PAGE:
Nosey No More

I was visiting my mom last night at the nursing home and as usual, I was hustling her out the door so we could make our weekly trip to CVS before they closed for the night. I decided to pass on stopping in across the hall to say hello to her friend Helen because we were kind of in a hurry. Thinking I could just stop in to see her another time, my mom says, "Well, I just thought you'd like to say hello seeing that she's only got half a nose now." I stopped walking, stunned by what she just said. And then my mom laughed saying, "Well, at least she won't be so nosey anymore!"

Recently I found out Helen-in the neighborhood of about eighty-five years old-had a relapse of skin cancer. My mom explained that Helen didn't want to have the surgery, but her sons kept pushing her to do it. I hear stories like this all the time from the residents at my mom's nursing home. Something really serious happens to them such getting Cancer or having a heart condition and they want nature to take its course and leave them out of it. It's almost as if they're telling Death, "Go ahead. Surprise me."

I did end up visiting with Helen when we returned. She was propped up in her chair watching Law&Order and enjoying the cool breeze outside. Her left eye was bruised and shut from the surgery and her nose was completely concealed in white bandages with crusty bits of blood from a pretty vicious nosebleed earlier in the day. She looked horrible. I said, "Helen, you look like you've been in one hell of a fight." She replied, "Yea, but you should see the other guy." I laughed knowing that it was a good sign she could make a joke being in so much pain.

But Helen was in pretty good spirits and I think her pain meds had kicked in full force by the time I talked with her. She said she was feeling much better, but was having trouble blowing her nose because it kept bleeding. (My mom whispered loudly in my ear, "I bet she doesn't even know she's got half a nose!") I glanced sharply back at my mom to let her know she should shush about the lack of nose.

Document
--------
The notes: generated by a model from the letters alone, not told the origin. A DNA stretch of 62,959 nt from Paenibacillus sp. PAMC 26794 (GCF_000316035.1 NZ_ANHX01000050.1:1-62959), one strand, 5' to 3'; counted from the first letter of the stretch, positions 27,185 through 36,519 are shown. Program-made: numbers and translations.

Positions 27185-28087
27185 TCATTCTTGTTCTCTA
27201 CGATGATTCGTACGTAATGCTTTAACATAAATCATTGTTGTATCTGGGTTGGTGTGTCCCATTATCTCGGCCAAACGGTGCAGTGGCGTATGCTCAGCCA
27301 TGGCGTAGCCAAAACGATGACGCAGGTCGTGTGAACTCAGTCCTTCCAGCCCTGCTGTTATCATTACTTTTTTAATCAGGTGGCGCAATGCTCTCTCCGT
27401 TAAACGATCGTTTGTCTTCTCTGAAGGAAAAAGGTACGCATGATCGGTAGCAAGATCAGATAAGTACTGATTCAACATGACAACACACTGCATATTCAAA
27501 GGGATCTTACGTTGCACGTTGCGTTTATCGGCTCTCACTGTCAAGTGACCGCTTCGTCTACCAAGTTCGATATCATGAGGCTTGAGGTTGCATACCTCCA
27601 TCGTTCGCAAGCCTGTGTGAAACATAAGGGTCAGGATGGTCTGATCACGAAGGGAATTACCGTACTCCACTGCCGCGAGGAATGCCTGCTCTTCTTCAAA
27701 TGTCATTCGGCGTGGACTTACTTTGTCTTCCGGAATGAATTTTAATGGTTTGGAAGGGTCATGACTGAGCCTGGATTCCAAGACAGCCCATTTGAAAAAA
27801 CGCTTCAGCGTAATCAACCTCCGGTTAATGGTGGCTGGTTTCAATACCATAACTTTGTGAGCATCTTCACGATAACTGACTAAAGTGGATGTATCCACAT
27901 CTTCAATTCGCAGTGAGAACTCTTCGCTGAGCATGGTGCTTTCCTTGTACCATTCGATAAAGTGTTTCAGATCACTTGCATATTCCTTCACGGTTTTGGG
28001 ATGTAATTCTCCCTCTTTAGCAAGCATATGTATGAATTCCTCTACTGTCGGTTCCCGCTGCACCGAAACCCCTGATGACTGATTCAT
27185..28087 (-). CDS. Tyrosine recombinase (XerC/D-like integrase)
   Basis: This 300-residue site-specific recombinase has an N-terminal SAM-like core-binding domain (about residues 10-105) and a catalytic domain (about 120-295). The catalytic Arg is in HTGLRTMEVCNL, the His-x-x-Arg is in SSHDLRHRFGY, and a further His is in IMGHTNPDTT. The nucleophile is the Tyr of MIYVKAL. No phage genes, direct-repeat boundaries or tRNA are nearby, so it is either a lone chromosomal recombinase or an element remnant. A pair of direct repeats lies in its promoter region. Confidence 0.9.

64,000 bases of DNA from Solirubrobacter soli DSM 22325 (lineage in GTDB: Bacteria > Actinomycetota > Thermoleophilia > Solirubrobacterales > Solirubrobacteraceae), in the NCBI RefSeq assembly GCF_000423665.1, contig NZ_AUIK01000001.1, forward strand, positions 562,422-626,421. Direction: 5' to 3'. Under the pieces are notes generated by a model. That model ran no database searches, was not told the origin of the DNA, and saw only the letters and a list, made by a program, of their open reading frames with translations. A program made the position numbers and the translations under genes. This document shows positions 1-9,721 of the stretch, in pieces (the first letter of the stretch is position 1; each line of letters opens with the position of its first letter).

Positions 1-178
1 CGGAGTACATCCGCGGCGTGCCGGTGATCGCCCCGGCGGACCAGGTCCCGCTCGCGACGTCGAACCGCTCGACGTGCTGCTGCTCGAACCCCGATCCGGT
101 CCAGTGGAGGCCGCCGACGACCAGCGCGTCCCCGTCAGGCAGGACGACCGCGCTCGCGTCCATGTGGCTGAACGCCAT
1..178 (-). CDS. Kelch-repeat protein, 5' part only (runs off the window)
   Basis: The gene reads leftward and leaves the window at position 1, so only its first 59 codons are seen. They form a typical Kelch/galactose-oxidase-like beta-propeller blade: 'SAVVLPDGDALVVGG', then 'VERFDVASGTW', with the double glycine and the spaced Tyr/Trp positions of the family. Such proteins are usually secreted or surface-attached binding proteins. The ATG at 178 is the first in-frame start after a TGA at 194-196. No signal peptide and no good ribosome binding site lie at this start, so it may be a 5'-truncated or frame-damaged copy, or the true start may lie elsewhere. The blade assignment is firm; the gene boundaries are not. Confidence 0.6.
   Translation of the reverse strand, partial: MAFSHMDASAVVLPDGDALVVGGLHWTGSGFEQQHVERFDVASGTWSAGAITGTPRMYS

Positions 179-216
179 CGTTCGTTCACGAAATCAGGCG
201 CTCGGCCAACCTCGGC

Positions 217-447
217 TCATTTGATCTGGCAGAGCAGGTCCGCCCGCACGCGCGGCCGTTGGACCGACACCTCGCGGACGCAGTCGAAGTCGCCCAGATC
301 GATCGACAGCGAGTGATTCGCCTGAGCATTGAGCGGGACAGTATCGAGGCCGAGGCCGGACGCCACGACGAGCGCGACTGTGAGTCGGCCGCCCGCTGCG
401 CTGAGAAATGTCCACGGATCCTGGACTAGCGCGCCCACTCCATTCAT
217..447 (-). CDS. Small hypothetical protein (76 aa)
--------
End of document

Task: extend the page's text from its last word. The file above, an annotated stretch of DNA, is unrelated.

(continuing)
Helen went on to tell me how she only had the surgery for the sake of her sons and that she didn't want to be bothered. "Let me die and then they can have my money." I brushed off her comment and tried to change the subject. The rest of our visit went okay, but I could really tell that she had no idea just how rough of shape she was in with her nose.

Helen told me they still had one little spot of cancer that they couldn't get to because it was too close to her eye. "Hey. If I go blind then I go blind. I don't care."

I can't help but feel badly for Helen. I wish her sons would have respected her wishes and not pressured her into the surgery for their sake. I told my own mother that I would never do something like that. I may not agree with her decision, but after all--it's her body and her choice to make. As her daughter and legal guardian, it's my duty to make sure she understands the consequences of her decisions.

Helen is the one suffering with post-surgical pain and bloody nosebleeds--not her sons. How do you think she's going to feel when she finds out that surgery took away half of her nose? She's going to be constantly reminded of what she lost everytime a new resident enters the home and meets her for the first time. They will ask, "What the hell happened to your nose?" And I continue to wonder what her sons were thinking knowing the doctor wouldn't be successful at removing 100% of the cancer.

On the surface it's easy to guilt a loved-one into doing something you want if you say the right words. But my advice is before you do that, take a moment to put yourself in their situation to try and see things from another perspective other than your own.

In the case of Helen, she didn't even have a visit from her sons after letting the doctors take half of her nose and that's just wrong!

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